Two stroke Thursday, strangely

DKW, a now extinct German maker of cars and motorcycles, was founded in 1916 by a Danish engineer called Jørgen Skafte Rasmussen with the original intention of making steam fittings and then a steam powered vehicle - Dampf Kraft Wagen, hence the company name. That didn’t go so well so they turned to small two stroke engines as a kind of educational toy for boys for which they reinvented the company name to come up with Des Knaben Wunsch*, something like The Boy’s Wish. Next the two strokes got a bit bigger and powered bikes and small cars, thus giving them the opportunity to further reinvent the name as Das Kleine Wunder, the little wonder. After various reorganisations DKW wound up as one of the four companies making up Auto Union and are still represented by one of the four rings in the Audi symbol.

* No, I don’t know why it wasn’t Der Knabens Wunsch.

The cars were conventional enough given that they were fwd strokers. The bikes, not always so.

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Meet the 350SS. Note the megaphone exhaust which would famously waken the dead.

Meet another one while we’re at it. Note the water cooling, not so commonly found then.

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The 350cc engine had four cylinders in a square formation, two plugs and five pistons. It was indeed strange.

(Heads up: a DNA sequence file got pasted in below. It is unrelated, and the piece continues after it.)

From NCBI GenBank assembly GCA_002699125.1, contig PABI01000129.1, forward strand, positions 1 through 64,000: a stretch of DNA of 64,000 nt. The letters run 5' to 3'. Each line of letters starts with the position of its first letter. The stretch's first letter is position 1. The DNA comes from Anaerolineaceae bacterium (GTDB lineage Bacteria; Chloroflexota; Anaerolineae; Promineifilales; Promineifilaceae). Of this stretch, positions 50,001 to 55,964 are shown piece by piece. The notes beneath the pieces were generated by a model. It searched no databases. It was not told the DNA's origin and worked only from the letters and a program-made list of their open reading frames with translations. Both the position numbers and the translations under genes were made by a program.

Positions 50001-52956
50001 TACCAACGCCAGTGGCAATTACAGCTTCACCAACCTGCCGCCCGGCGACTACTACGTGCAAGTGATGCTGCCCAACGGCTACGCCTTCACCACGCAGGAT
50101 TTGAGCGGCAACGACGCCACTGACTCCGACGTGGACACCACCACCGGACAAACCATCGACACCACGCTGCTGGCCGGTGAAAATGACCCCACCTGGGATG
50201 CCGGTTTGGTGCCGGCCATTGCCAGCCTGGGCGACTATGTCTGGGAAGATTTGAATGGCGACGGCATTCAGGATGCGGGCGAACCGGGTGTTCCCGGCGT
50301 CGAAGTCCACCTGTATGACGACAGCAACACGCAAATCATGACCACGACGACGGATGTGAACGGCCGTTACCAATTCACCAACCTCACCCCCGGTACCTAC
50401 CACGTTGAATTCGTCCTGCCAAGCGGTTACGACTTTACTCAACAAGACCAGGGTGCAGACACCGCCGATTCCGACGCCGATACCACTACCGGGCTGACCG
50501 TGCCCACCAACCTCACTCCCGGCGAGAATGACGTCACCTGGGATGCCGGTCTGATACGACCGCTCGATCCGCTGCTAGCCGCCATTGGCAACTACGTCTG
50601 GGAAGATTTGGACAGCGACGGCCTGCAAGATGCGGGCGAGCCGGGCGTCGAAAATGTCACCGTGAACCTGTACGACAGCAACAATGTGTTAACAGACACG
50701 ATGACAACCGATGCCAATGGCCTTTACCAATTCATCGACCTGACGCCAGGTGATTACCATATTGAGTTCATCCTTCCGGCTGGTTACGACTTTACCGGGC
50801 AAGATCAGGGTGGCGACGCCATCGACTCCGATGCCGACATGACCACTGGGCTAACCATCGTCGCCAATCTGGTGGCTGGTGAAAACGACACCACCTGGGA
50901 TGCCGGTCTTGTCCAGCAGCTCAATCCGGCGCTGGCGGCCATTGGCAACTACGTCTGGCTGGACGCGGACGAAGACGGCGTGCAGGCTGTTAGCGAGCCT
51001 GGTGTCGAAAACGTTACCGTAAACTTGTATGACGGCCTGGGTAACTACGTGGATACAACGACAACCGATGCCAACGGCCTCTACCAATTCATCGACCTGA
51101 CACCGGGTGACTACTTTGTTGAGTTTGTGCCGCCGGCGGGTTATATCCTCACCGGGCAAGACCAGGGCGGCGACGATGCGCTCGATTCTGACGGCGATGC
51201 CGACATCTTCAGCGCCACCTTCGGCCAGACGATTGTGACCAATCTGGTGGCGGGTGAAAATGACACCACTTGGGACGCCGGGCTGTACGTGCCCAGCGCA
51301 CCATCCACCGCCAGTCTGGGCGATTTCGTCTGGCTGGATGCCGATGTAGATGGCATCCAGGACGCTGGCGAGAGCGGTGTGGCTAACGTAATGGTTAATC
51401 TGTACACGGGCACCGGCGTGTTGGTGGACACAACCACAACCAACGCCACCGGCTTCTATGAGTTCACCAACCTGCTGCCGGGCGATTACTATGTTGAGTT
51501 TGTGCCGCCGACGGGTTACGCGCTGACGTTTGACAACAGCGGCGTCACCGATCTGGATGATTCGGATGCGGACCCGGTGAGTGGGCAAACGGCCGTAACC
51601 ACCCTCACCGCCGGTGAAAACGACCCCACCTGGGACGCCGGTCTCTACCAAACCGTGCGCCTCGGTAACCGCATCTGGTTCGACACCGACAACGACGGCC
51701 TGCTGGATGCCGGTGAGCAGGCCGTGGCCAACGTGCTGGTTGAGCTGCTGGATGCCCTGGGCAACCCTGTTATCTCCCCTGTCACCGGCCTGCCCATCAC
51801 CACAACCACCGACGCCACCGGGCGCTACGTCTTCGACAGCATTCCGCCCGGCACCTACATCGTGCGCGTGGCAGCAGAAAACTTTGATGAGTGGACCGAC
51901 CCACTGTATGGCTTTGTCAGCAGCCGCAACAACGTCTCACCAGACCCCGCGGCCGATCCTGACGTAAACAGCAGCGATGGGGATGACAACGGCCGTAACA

It was a split cylinder design where two cylinders shared a common combustion chamber. One cylinder received the air/fuel mix which was burnt above both pistons and then exhausted from the second cylinder. Here’s an example of part of a single split cylinder 250 which shows the general idea.

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But we see something else. At the left of the engine and not easily recognisable is another piston with an enormously wide bore and short stroke. That’s the supercharger. Supercharging a conventional crankcase scavenged two stroke isn’t really feasible because without valves to keep everything in the mixture tends to get supercharged right out the exhaust port. The split cylinder design doesn’t suffer from this so much.

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DKW made several variations of the supercharged engine with that in the 350SS using a supercharger piston at 180 deg, ie pointing straight down and you can see the finned supercharger cylinder at the bottom of the engine.

It worked well. DKW enjoyed considerable success in the 1930s, so much so that like Mercedes and the car part of Auto Union they were adopted by the Nazi government as the motoring embodiment of the National Socialist ideal, something which hasn’t done much for their reputation since. DKW had the further difficulty that they were based in what became East Germany and the entire contents of the factory in Zschopau were seized by the Soviets and hauled away as war reparations. Little of the racing team was seen again.

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